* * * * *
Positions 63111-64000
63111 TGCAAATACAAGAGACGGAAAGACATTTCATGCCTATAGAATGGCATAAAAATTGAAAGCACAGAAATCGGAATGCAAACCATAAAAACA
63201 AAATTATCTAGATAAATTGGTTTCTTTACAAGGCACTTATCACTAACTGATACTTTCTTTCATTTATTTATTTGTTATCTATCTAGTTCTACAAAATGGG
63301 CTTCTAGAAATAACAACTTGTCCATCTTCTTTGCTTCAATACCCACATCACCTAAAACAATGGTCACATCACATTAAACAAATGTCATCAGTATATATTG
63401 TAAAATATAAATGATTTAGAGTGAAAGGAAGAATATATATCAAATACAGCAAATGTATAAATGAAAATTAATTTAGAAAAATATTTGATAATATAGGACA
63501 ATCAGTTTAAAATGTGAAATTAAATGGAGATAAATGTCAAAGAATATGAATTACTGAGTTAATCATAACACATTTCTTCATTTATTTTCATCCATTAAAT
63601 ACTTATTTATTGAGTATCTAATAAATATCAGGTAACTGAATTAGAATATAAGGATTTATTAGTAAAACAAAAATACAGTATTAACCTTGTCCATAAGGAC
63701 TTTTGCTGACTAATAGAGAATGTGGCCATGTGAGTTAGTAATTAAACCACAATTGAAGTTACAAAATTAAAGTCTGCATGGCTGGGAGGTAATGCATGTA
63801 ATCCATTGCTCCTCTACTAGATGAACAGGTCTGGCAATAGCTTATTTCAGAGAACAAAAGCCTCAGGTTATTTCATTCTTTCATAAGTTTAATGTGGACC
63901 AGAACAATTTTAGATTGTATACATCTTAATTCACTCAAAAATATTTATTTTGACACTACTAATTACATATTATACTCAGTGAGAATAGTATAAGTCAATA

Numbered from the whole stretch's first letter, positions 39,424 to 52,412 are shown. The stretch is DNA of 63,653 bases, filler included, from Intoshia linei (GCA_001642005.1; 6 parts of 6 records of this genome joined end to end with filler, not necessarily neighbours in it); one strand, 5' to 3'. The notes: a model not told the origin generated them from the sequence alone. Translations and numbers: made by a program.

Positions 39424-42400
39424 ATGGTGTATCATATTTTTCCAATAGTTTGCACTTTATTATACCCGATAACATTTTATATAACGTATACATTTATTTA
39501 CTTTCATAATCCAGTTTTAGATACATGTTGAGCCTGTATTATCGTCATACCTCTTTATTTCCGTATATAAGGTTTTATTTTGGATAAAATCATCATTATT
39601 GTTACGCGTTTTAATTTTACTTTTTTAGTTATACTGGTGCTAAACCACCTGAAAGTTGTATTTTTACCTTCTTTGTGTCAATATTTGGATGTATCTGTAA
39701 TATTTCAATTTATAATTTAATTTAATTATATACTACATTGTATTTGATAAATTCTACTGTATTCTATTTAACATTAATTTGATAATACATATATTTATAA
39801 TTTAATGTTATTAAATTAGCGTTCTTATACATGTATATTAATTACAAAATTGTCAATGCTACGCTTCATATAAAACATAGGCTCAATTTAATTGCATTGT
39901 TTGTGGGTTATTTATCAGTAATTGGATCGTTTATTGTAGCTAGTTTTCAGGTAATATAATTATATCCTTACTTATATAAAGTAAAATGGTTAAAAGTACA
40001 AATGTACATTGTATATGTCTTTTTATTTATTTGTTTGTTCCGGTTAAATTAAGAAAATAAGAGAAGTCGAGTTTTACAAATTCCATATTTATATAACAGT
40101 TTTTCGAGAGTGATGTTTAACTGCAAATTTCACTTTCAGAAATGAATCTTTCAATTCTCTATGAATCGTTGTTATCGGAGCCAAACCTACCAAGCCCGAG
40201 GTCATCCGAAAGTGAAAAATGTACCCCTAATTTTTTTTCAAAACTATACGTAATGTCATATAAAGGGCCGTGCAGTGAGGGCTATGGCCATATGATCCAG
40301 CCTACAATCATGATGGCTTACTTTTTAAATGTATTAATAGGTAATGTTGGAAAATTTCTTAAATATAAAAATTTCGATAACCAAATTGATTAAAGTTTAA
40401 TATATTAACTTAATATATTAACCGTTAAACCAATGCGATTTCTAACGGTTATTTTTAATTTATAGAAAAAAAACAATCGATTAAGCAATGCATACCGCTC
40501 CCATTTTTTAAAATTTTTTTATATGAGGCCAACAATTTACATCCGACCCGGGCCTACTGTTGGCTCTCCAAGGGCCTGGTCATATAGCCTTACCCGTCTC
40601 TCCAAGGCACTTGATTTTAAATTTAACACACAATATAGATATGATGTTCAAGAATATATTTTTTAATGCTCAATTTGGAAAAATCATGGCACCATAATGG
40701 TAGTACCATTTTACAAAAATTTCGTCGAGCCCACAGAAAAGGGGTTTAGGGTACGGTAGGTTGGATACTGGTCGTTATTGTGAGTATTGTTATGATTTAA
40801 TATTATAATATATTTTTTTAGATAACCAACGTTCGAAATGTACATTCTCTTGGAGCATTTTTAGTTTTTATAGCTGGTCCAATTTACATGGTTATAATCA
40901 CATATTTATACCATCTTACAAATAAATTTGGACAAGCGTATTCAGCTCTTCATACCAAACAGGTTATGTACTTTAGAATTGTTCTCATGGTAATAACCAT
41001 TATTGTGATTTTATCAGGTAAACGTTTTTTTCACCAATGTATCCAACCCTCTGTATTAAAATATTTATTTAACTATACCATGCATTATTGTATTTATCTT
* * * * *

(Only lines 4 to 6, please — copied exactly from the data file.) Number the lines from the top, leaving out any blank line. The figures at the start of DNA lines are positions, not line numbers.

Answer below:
63301 CTTCTAGAAATAACAACTTGTCCATCTTCTTTGCTTCAATACCCACATCACCTAAAACAATGGTCACATCACATTAAACAAATGTCATCAGTATATATTG
63401 TAAAATATAAATGATTTAGAGTGAAAGGAAGAATATATATCAAATACAGCAAATGTATAAATGAAAATTAATTTAGAAAAATATTTGATAATATAGGACA
63501 ATCAGTTTAAAATGTGAAATTAAATGGAGATAAATGTCAAAGAATATGAATTACTGAGTTAATCATAACACATTTCTTCATTTATTTTCATCCATTAAAT